Jul 9, 2013


The other day it was a teacher-parent meeting at my daughter's school, and on the way back home I had a chance to talk about how to learn English with some mother, whose son hates English, daughter likes it, and her husbands curses it even he's working in a foreign company...

I feel sympathy for her husband knowing that he has to deal with all business writings in English by now. It must be quite stressful if you can't use Japanese at the company when you're living and working in Japan. If you were young, it could be possible to adjust yourself to a life style which you have to think in English at work and in Japanese at home accordingly. But once you hit thirty or so before becoming a fluent user of English, then it would be extremely difficult to change the way of communication between English and Japanese without struggling in your mind. 

It's not just the languages you've got used to it, but you need be aware of your developing another persona as you use different languages. Some people say that It's not like English is exceptionally different from Japanese and that makes us hard to learn the language. There are other languages which is as different from English as Japanese is, but the people who use those languages are not particularly a bad user of English. Some say that many Japanese are not as good a user as they're and that's simply because we lack the chance to user it or should apply other new methods to learn English.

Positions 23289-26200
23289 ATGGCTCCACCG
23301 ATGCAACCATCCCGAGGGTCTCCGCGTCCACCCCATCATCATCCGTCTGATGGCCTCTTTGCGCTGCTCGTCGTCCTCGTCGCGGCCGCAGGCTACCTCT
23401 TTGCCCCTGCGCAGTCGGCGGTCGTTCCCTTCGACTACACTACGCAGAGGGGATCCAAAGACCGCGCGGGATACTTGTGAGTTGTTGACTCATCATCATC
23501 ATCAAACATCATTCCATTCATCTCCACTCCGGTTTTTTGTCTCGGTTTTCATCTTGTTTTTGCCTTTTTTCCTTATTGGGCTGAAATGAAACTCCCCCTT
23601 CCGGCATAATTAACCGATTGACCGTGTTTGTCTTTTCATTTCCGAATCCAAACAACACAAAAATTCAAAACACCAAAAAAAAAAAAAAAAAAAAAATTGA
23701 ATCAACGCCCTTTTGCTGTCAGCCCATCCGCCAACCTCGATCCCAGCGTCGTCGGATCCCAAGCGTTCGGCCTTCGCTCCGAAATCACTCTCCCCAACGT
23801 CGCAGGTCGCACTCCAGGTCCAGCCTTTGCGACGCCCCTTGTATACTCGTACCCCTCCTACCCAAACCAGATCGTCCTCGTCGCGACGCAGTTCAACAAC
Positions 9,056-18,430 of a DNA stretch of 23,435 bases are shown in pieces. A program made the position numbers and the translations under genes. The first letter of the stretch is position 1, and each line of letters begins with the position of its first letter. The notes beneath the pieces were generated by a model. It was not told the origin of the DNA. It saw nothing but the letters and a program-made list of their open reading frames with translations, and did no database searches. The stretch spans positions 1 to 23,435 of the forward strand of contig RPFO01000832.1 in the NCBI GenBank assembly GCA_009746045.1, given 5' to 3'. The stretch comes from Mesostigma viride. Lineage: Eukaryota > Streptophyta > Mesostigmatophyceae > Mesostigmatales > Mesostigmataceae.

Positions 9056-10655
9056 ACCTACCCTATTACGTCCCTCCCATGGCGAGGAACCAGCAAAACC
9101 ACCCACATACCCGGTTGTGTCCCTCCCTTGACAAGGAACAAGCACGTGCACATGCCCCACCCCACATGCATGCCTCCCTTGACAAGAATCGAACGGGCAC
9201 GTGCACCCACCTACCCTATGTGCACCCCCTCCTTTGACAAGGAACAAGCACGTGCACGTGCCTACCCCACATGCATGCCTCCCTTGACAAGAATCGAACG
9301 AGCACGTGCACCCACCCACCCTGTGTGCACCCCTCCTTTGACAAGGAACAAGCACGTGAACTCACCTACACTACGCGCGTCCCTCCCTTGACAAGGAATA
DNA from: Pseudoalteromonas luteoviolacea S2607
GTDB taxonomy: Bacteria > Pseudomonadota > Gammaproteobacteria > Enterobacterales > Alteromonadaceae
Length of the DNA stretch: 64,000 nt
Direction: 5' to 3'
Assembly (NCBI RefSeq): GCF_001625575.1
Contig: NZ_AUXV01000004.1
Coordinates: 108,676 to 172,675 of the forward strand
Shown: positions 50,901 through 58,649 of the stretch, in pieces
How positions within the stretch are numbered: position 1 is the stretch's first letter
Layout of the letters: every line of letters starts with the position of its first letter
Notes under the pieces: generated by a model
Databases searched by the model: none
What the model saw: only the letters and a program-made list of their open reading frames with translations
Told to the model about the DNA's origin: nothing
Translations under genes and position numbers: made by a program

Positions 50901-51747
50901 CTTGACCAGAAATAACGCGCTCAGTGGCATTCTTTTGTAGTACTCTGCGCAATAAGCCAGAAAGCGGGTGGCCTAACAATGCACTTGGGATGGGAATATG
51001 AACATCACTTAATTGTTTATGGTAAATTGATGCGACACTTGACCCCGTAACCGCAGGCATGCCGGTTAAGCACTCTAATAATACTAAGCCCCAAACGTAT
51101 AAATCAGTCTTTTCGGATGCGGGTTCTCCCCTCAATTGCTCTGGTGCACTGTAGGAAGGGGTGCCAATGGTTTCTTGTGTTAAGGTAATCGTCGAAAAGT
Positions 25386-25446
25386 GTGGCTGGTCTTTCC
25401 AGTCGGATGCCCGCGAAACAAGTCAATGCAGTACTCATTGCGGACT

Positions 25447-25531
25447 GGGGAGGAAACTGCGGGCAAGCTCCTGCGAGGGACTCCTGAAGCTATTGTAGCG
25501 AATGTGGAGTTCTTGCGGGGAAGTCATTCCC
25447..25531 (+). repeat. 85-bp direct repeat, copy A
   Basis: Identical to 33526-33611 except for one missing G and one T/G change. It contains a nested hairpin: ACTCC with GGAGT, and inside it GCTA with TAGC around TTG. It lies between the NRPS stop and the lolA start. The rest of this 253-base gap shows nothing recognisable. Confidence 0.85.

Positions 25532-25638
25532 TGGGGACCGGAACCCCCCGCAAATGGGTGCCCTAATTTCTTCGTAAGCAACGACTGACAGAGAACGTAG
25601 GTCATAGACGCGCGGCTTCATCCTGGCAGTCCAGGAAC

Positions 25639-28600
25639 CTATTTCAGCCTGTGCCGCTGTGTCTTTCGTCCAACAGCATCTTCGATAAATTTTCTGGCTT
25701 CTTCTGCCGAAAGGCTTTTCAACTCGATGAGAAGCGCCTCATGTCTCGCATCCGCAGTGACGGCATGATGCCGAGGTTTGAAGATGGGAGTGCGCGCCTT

English wouldn't be this widely used if it were extremely difficult language. People all over the world use English as a tool to communicate each other and that has to be because it's rather easy a language for many to learn, as it's got clear structures in grammar. However, I think English can be dauntingly difficult for some Japanese because it's not the rules of grammar of vocabulary that we have to overcome to be able to use it freely, but rather getting used the pattern of thinking in English is the most challenging part of learning English. 

Don't you see any changes in your attitude or thought patterns when you're speaking in English. I think I'm becoming more assertive and taking more straight forward when in English. When I'm in among Japanese, before saying my own opinion, I tend to listen to what other people are thinking, then I kind of hesitantly begin to deliver what I'm really thinking. If there're many people who have different viewpoint from me, then I'd shut up and keep quite. I'd choose not to disturb the friendly atmosphere rather than make my position clear. This way of communication is nothing strange among Japanese. But when I'm talking with English speaking people, of course I don't hesitate to say what I actually think and make clear where I stand. As long as you're mindful and respectful to your friends, they'd listen to your opinion regardless of what you say.  

Well, I'll soon have a conversation time with some American, and I maybe talk about this issue more with him ...           

No comments: